New Legislation Addresses Date Labeling Confusion

Posted on 10th Jan 2017

We’ve all been there.

We take the milk out of the refrigerator, ready to pour it onto our bowl of cereal, when we notice that yesterday’s date appears on the milk jug. We pour the milk down the drain, and with that, our breakfast—and our entire morning—is ruined.

But does it have to be?

According to a 2013 study co-authored by the Natural Resources Defense Council and Harvard Law School’s Food Law and Policy Clinic, approximately $165 billion worth of food is wasted each year by consumers who do not fully understand the meaning of the dates that are printed on food packaging. The problem stems from a date-marking system that is unclear, as 90 percent of consumers assume that a date printed on a food package represents the date that the item expires—which is not always the case.

The majority of these printed dates represent the food item’s peak freshness, not edibility of the item.

Additionally, 41 states currently have food labeling guidelines and no two are the same. Varying laws across different states can muddy the water with regard to date label meanings and make compliance extremely difficult.

Lawmakers, however, are stepping in to make changes to this lack of transparency.

In May, the Food Date Labeling Act and its companion bills were introduced in the U.S. Senate and House and aim to clarify the rules for dates on food by using a standardized phrasing system. Under this act, all food items would be required to show two dates: one to show when food is at its highest quality, and the other to show when it has expired.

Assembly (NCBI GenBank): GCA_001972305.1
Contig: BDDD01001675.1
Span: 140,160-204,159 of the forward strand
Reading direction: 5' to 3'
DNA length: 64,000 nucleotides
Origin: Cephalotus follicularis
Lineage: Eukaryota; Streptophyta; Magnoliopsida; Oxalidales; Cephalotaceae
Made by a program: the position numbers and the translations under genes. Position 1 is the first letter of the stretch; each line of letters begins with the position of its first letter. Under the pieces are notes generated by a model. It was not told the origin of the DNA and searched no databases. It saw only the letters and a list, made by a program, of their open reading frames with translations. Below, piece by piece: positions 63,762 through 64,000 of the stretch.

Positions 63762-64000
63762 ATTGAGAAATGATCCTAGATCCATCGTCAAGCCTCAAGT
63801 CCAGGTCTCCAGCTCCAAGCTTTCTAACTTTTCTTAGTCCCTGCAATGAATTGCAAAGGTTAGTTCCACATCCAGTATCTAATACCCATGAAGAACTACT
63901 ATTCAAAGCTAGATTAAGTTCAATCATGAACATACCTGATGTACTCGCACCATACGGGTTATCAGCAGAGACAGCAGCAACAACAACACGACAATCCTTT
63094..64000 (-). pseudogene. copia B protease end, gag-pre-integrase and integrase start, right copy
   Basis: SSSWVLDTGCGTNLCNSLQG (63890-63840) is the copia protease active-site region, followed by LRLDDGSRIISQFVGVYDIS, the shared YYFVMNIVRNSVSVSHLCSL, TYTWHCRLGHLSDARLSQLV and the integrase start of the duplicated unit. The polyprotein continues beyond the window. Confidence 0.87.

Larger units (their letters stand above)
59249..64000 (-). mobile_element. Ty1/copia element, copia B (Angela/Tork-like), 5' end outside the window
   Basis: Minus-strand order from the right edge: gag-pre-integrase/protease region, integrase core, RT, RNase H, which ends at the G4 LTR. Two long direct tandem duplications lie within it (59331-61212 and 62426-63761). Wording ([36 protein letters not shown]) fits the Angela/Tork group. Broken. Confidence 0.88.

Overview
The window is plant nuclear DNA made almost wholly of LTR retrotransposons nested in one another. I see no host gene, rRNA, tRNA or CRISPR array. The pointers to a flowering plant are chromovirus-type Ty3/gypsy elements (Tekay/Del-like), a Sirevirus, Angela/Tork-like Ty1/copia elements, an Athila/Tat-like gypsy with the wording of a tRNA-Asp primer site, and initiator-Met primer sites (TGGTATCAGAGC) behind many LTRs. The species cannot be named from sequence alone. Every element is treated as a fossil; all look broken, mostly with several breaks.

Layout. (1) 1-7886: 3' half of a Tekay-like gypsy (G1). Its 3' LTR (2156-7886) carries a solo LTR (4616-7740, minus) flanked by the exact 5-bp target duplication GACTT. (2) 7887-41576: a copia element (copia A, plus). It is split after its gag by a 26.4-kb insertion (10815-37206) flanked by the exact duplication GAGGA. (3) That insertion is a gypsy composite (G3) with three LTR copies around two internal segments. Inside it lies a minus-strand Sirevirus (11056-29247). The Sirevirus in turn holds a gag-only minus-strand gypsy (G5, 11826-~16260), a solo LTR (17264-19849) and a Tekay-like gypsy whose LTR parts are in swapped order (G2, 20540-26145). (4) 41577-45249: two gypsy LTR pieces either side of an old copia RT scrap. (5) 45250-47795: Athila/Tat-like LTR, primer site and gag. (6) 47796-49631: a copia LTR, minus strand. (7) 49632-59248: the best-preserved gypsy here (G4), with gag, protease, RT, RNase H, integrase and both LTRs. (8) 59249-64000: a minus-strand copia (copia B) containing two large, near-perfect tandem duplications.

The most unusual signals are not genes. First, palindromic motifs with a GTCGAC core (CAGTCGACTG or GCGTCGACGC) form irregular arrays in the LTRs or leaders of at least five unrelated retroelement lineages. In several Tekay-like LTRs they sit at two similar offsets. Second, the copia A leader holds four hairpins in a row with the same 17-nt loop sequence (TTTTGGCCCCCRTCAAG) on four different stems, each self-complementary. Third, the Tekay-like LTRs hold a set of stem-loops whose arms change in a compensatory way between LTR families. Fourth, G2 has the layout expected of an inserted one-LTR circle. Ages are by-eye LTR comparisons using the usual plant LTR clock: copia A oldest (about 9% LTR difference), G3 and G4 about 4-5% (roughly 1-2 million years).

The bills also call for consumer education on the matter, in order to ensure a proper understanding of the new labeling system.

While the intended effects of the bill, such as saving the average family over $1,000 per year and allowing food to be sold or donated past the freshness date, should benefit households and families, the bill could provide a boost for the foodservice industry.

“Restaurants will benefit the same as consumers” says Ed Sharek, Product Development & Sourcing Manager of DayMark Safety Systems. “Food costs could potentially be driven down by the more accurate labeling, which will reduce the amount of waste.”

Additionally, Mr. Sharek notes that any growing pains foodservice establishments could suffer would be minimized “since restaurants have been using date labeling for years, so they already have an understanding of the concept.”

As support for the bills has been overwhelming, food manufacturers should begin preparing for change now. How do you see this proposed law impacting the foodservice industry? Do you agree with the proposed bill?

UPDATE: In December 2016, the U.S. Department of Agriculture’s (USDA) Food Safety and Inspection Service (FSIS) announced new guidelines on the subject, suggesting that food packaging employ a “Best if Used By” date label. This specific terminology is intended to increase consistency and eliminate confusion with regard to terms such as “sell by” and “use by”.

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